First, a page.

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Lessons from Laikipia

The views expressed are those of the author and are not necessarily those of Scientific American.


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The last portion of my stay in Laikipia was a bit of a whirlwind, but I managed to accomplish my goals for the field session and make it home from Kenya safely. It was nice to be back and catch up with family and friends, but I’m also already looking forward to returning to Laikipia next year.

Once the rains came in late March/early April, the landscape blossomed with unbelievable speed. Wildlife began pouring back into the area, and sightings of everything from beetles to elephants became much more frequent. Some people may think that you miss out on seasons at the equator, but the revival of the flora and fauna in response to the rains can be just as dramatic and awe-inspiring as that of a temperate landscape waking from winter.

Bat-eared fox

Bat-eared fox. Photo: Anne-Marie Hodge

The only downside to the wet season was a marked tapering off in my success with capturing mesopredators. I had gotten used to what was nearly an embarrassment of riches with trap success during the dry period. When the landscape is lush and the small vertebrates are abundant, however, the cost-benefit ratio for a mongoose to venture into my traps to grab a sun-baked scrap of beef fat seems to tilt in the other direction. This is something I will have to keep in mind for the next sampling session, and is also a prime example of why having an experimental field season is a huge benefit for a project: you collect whatever data that you can for preliminary analyses, but the most important part is to use the time to test methods and learn what will and won’t work, so that you can hit the ground running during the following field session. Every habitat and ecosystem will have their own dynamics, and designing a successful field biology study depends on understanding those factors and how they affect the research questions you seek to answer.

As my trapping grids became decidedly less fruitful in the wet season, I decided to use my remaining time to focus on locating territories and burrows for some of the rarer species on my “wish list.” My invaluable field assistant, Simon, had askaris (guards) and herders all over the ranch keeping an eye out for bat-eared fox (Otocyon megalotis) burrows. The benefits of social networking are not limited to Facebook: his query this led to a flurry of reports of active den sites, many with pups.

Serval

Serval. Photo: Anne-Marie Hodge (technically, photo by serval)

I hoped to acquire at least some representative fur samples from the foxes, so that I could include them in preliminary comparisons of isotope signatures between mesopredator species. Bat-eared foxes are insectivores, and I am interested to see how their nitrogen enrichment compares to that of Laikipia’s other mesopredators.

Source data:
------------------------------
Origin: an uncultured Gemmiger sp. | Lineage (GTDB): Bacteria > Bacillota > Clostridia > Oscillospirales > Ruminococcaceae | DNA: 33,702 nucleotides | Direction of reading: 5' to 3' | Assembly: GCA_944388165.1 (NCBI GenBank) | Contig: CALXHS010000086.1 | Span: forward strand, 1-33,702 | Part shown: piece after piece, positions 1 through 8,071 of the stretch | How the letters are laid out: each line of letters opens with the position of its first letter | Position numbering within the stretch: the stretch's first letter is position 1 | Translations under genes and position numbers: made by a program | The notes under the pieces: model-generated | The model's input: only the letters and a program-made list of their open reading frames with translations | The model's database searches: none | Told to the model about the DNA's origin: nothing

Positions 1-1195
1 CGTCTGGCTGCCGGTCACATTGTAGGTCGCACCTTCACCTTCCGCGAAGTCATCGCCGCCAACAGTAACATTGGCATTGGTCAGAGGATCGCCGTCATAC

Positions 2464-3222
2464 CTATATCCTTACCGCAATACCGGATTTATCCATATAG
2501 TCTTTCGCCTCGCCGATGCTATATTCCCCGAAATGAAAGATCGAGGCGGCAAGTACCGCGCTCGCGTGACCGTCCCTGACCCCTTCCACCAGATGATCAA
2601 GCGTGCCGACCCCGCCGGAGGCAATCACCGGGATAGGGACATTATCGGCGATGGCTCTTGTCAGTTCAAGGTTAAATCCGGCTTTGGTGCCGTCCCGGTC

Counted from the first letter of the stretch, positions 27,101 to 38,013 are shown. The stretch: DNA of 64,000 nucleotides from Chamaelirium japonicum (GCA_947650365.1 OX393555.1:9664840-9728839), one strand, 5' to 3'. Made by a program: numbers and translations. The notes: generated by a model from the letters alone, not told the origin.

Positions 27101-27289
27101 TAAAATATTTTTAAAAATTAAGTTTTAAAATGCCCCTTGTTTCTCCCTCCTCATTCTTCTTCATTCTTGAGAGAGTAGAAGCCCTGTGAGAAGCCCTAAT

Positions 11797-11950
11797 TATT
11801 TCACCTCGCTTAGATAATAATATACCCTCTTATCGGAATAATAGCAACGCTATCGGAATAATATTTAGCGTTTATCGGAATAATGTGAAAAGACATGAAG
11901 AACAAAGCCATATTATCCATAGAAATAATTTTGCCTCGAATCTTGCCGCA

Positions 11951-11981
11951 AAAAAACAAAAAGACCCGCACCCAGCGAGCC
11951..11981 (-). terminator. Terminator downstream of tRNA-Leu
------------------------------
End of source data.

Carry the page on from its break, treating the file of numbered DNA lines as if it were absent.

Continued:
Trapping the foxes was a bit frustrating. At every burrow site I targeted, a greedy black-backed jackal (Canis mesomelas) would go after the bait and become stuck in a trap right outside the foxes’ home. Said jackal would proceed to engage in noisy and smelly jackal activities all night, which seemed to be a very effective way to discourage bat-eared foxes from going anywhere the place. (For a review of a fascinating study of fox-jackal interactions in South Africa, see this post on my Nature blog, ‘Endless Forms’). As far as the fox captures went, I struck out. Simon and I have some schemes in mind to better target the little guys next year, though.

Vervet monkey

Vervet monkey. Photo: Anne-Marie Hodge

Another “wish species” that eluded me was the aardwolf (Proteles cristata). Although the aardwolf is actually a member of the hyena family, it is also primarily an insectivore (and thus of high interest for my isotope comparisons). Two other researchers kindly flagged a burrow that they had seen an aardwolf using, and so Simon and I put forth another targeted trapping attempt.

Alas, the aardwolf was not interested in being captured either, despite the fact that Simon spent hours collecting beetles and other delicious insects to use as bait. This wasn’t a total loss, however, as the traps were investigated by an unexpected and exciting visitor: a serval (Leptailurus serval). It was a nice addition to my list of camera “captures,” and was a handy demonstration that the cats will actually fit into one of my traps, if I can ever successfully lure them inside.

Students from a local girls' secondary school out for a day in the field.

Students from a local girls' secondary school out for a day in the field. Photo: Matthew Snider

Despite the evasive actions of the bat-eared foxes and aardwolves, the field session felt extremely successful overall. I ended up capturing three species of mongoose (dwarf, slender, and white-tailed), two species of genet (common and blotched), and of course those pesky black-backed jackals (confession: despite my grousing about them during the fox endeavor, the jackals may actually be my favorites out of the lot). I learned invaluable lessons about handling the animals—something that can’t be perfected without hands-on experience, and I had the chance to observe interesting things about morphological variation within species and differences in behavior between species. I also obtained extremely interesting camera sequences of large carnivore behavior with my game cameras.